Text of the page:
W3C home > Mailing lists > Public > uri@w3.org > November 2002

Re: RFC 2396 revision issue: Query definition

From: Al Gilman <asgilman@iamdigex.net>
Date: Thu, 14 Nov 2002 11:19:42 -0500
Message-Id: <>
To: Graham Klyne <GK@ninebynine.org>, "Mark Nottingham" <mnot@mnot.net>
Cc: "Hrvoje Simic" <hrvoje.simic@zg.hinet.hr>, <uri@w3.org>

At 09:25 AM 2002-11-14, Graham Klyne wrote:

>I assumed that the query was semantically indistinguishable from the rest 
>of the path -- part of what Hrvroje said? -- how they are interpreted is 
>entirely up to the software the provides access to resources for the 
>indicated authority.  Anything more, I think, is just a convenient 
>convention, and not bound to anything fundamental in the nature of form of URI.
>E.g. I think a web server could legitimately serve *files* with names (and 
>corresponding URIs) that just happened to contain substrings that look 
>like URI query elements.
>Hence, in the general case, reordering of queries must be regarded as 
>significant (i.e. different URIs), even though some severs may choose to 
>return values that are invariant under reordering of same.

We have to look at URIs from two sides:

On the client side, it is a nearly-opaque key string.  It has articulable
parts, at least up to scheme + everythingButTheScheme.  The usage of the
?query part syntax is consistent [across both http: and mailto: schemes]
in creating another consistently modal and modally consistent zone in the URI.

On the server side, however, URIs are a language for building service-variant
key expressions.  Our URI thingie has to work as a language for this
purpose.  In a sense they're all expressions in a query language.

 From the server side view, at least, it is important to note the following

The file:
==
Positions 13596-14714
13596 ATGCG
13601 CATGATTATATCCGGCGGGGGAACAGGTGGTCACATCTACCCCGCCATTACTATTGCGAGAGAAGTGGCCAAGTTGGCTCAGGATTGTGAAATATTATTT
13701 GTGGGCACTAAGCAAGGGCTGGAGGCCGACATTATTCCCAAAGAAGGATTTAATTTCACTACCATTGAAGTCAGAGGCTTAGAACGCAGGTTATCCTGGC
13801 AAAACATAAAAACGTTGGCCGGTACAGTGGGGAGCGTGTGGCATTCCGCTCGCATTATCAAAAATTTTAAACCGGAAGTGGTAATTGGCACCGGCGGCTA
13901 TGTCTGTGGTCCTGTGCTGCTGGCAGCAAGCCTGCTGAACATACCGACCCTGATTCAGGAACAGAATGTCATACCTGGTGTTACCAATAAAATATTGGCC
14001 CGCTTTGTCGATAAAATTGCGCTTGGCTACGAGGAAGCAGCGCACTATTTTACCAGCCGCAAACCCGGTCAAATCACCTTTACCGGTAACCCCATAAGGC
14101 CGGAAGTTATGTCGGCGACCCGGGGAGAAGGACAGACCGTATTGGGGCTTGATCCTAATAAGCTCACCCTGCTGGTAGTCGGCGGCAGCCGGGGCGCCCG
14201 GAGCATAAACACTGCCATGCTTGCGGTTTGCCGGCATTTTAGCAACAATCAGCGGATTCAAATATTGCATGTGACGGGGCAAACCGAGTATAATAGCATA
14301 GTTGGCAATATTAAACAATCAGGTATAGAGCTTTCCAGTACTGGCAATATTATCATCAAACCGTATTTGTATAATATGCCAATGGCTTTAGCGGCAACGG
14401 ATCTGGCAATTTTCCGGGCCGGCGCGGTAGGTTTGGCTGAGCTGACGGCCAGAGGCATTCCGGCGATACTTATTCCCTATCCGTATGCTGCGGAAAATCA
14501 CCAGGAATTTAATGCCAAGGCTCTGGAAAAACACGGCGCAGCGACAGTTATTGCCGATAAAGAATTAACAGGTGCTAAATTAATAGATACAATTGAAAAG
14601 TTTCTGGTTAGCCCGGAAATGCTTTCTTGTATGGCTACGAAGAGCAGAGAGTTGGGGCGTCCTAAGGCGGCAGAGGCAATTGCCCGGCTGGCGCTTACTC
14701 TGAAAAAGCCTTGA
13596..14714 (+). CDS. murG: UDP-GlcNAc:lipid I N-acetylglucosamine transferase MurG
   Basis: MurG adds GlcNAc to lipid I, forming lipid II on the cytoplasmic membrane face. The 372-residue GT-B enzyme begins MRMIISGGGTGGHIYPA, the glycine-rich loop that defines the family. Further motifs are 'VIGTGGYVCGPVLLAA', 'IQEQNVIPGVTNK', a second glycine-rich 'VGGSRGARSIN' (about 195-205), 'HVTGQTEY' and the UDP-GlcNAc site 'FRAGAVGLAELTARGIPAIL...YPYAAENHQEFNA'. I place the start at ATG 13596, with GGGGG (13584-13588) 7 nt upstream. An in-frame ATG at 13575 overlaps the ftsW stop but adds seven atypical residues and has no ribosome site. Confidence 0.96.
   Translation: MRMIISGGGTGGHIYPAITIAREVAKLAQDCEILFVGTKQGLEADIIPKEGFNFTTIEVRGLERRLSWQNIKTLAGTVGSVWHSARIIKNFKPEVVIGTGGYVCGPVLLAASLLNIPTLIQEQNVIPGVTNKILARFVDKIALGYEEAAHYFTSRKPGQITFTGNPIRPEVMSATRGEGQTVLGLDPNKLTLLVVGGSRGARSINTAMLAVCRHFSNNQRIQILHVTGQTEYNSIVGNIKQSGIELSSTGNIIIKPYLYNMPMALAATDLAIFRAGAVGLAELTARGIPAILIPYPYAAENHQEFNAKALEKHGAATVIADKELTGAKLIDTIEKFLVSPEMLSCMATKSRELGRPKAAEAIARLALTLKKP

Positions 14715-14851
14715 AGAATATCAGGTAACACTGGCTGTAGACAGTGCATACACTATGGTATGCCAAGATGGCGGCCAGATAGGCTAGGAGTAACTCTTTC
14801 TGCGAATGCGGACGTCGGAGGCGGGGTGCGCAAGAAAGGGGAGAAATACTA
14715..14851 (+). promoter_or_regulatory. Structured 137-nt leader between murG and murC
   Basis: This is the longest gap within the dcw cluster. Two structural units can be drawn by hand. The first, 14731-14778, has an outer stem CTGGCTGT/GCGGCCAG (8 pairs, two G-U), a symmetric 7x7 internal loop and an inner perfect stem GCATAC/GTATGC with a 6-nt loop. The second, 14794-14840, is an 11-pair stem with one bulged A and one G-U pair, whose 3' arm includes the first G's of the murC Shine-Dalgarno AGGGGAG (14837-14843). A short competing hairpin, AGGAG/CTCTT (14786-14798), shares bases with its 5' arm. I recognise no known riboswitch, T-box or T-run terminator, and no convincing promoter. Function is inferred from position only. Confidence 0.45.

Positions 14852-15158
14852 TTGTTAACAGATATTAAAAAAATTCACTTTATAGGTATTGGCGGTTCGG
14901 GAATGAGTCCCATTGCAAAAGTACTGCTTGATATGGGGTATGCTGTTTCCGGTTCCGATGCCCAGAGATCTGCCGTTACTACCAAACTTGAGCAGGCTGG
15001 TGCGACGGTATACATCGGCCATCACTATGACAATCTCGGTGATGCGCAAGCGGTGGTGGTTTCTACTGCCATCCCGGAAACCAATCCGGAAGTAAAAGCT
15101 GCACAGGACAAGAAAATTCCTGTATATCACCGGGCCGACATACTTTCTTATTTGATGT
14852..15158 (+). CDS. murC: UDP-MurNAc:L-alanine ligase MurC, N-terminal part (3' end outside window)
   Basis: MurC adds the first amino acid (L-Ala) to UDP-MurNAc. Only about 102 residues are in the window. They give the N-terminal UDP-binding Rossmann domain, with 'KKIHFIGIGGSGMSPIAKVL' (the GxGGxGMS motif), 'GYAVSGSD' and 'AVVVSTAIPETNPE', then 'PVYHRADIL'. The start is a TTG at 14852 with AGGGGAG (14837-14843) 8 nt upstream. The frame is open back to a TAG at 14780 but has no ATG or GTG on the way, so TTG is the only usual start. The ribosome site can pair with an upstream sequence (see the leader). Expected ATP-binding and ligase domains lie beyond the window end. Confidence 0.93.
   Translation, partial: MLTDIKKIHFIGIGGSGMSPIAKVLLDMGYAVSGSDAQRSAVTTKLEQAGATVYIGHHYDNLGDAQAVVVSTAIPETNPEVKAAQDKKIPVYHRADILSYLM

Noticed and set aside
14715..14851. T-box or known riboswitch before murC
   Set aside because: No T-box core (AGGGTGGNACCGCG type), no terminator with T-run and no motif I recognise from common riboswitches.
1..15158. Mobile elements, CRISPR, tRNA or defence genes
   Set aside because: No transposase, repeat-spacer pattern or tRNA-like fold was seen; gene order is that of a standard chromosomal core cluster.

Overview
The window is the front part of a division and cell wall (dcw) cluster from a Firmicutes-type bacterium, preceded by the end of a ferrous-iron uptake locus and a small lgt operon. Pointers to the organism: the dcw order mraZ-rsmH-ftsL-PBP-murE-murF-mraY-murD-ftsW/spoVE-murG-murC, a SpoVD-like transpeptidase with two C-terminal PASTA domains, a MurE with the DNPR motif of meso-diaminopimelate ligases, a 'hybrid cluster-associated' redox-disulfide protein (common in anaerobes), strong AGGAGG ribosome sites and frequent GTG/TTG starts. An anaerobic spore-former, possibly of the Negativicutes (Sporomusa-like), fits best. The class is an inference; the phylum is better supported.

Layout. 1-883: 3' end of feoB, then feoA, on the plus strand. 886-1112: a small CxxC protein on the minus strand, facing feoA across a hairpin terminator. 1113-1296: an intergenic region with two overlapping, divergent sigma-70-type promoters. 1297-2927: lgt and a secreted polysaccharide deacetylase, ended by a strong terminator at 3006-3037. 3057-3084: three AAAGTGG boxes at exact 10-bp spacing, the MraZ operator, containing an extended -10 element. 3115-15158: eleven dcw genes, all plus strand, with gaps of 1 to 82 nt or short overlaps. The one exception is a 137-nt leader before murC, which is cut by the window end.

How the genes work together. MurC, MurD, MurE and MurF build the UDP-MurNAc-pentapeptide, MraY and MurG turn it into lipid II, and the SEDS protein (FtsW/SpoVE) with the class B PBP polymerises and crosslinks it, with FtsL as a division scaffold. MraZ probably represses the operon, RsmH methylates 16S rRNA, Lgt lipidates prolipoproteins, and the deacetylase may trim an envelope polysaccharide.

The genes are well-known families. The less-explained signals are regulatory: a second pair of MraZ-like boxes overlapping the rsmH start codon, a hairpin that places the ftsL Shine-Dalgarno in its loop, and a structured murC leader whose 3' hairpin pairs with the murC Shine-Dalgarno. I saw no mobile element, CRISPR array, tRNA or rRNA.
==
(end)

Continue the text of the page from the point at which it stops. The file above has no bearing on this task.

difference between path segment parameters and the searchPart following the
'?'.   A path segment parameter is an aside; you can after this assert another
parameter or come back and assert another path segment.  When you hit the
'?' you know that there are no more path segments to come.  You can close
positional association and be assured of named association for the factoids
that follow.

<end of that thread/>

At a yet higher level, it should be realized that from a semantic
perspective, when one uses a search URL it is more to discover resources by
their properties than to recover a resource by name.

The properties used here are colloquially-based, not controlled by the
creator of the units of resource discovered.

The sense of a query is invariant, regardless of whether it is presented to
Alta Vista or Excite.  Or at least more same than different.  Different
services may satisfy the query better and worse, but the question is
essentially the same.


>At 11:34 AM 11/13/02 -0800, Mark Nottingham wrote:
>>It would be nice if this could be addressed in some fashion. Thanks for
>>bringing it up, and summarizing the history so nicely (I wasn't aware of
>>the previous discussion).
>> > My ideas on redefinition: query should be "identifying the resource
>> > within the scope of that scheme and authority" just as the path is. The
>> > difference between the components may be in ordering: while the path
>> > segments must be in strict order (defining the path through a
>> > hierarchy), query segments may be in arbitrary order, like "parameters"
>> > or "switches". Information in query segments may also be optional and
>> > generally more detailed than the path segments [1].
>>Those feel like guidelines more than hard semantics; IIRC, the main
>>distinction between URI path segments and URI parameters is that
>>parameters aren't ordered, so that aspect doesn't distinguish queries.
>>Perhaps what does distinguish queries is that while they are used in
>>identifying the resource, they aren't used directly in
>>locating/dereferencing it; just as fragment identifier semantics are
>>interpreted on the client side in the scope of the resource's
>>representation, so queries are interpreted on the server side in the scope
>>of the located resource (which may be a new concept).
>>I haven't worked through the ramifications of this; just food for thought.
>Graham Klyne
Received on Thursday, 14 November 2002 11:19:56 UTC

This archive was generated by hypermail 2.3.1 : Tuesday, 6 January 2015 21:25:05 UTC